SEMA started when Revell model company needed permission to print miniature decals for its car-model kits. At that time there was no organization to deal with auto aftermarket trade problems. Revell suggested using a model makers association as a model for a trade group. That group became known as the Speed Equipment Manufacturers Assoc. It was incorporated in May 1963.
Cam maker Ed Iskenderian was SEMA’s first president. All of the other early members were in the hot rod industry. They included Ansen Automotive, B&M, Cragar, Eelco., Grant Industries, Isky Cams, Milodon Engineering, Moon, Schiefer, Trans Dapt, Weber Speed Equipment, Weiand Racing, and Dempsey Wilson Cams. In 1970, Earl Kitner, SEMA’s lawyer, suggested dropping “speed” from the name and SEMA became the Specialty Equipment Marketing Assoc.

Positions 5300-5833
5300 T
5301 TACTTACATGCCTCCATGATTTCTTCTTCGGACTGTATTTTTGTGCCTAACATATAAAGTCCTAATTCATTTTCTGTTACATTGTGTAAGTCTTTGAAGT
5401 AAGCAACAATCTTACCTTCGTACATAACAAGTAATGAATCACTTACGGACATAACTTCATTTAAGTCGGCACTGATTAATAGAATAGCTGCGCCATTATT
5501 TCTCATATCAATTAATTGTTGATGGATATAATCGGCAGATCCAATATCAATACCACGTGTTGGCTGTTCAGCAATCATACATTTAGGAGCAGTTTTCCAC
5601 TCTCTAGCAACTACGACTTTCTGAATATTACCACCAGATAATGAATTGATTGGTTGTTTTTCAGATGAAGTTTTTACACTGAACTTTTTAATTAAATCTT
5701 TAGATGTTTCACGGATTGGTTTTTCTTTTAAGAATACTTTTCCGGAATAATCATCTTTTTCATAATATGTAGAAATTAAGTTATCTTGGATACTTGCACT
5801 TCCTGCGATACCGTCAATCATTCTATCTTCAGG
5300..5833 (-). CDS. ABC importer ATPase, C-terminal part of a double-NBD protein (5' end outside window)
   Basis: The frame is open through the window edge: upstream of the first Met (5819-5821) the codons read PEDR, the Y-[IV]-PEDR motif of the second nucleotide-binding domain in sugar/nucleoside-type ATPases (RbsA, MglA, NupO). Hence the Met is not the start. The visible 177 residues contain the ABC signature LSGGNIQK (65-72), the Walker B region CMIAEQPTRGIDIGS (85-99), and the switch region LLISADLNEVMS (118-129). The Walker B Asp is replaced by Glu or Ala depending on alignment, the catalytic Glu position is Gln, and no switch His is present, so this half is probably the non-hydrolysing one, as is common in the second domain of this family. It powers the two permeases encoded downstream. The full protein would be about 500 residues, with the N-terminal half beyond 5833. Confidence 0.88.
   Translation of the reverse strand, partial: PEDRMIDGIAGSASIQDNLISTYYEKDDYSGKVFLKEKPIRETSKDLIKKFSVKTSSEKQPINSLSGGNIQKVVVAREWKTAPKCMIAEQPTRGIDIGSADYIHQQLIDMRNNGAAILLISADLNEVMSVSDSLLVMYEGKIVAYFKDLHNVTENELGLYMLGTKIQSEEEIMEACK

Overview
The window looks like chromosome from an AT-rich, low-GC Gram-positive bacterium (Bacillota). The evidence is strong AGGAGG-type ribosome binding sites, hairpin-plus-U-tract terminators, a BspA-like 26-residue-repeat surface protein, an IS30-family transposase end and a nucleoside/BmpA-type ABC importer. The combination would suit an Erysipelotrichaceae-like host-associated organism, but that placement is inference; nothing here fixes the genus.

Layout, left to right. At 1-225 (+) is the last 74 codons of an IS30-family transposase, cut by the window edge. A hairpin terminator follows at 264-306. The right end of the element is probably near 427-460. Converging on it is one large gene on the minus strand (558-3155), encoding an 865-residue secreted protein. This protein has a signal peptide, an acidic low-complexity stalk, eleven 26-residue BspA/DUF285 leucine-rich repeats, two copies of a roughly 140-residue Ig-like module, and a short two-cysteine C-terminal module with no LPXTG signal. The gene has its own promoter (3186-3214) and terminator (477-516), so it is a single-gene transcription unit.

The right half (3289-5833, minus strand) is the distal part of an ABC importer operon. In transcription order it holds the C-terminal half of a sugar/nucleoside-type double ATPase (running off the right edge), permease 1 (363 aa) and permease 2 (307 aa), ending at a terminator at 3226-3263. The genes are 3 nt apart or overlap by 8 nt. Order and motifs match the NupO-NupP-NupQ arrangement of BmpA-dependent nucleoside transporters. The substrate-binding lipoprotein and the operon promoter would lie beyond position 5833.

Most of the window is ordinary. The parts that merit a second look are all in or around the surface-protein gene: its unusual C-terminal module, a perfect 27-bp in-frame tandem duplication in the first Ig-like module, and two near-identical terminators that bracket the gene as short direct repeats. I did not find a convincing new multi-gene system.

Hot Rod magazine publisher “Pete” Petersen produced the first official SEMA Show in 1967 at Dodger Stadium. A year later the show moved to the new Anaheim Stadium. Then, in 1977, it got so big it moved to the Vegas Convention Center. Today, it has become the largest convention held in Las Vegas.
Although the show has a heavy hot rod presence and a restoration marketplace section, the growth in recent years seems to be coming from pickup trucks, off-road vehicles, shop equipment, tires and wheels and other far-reaching areas of the automotive aftermarket. Custom motorcycles have also become a trend at SEMA. As these photos show, almost anything with wheels—especially giant-size wheels—is likely to show up at SEMA today.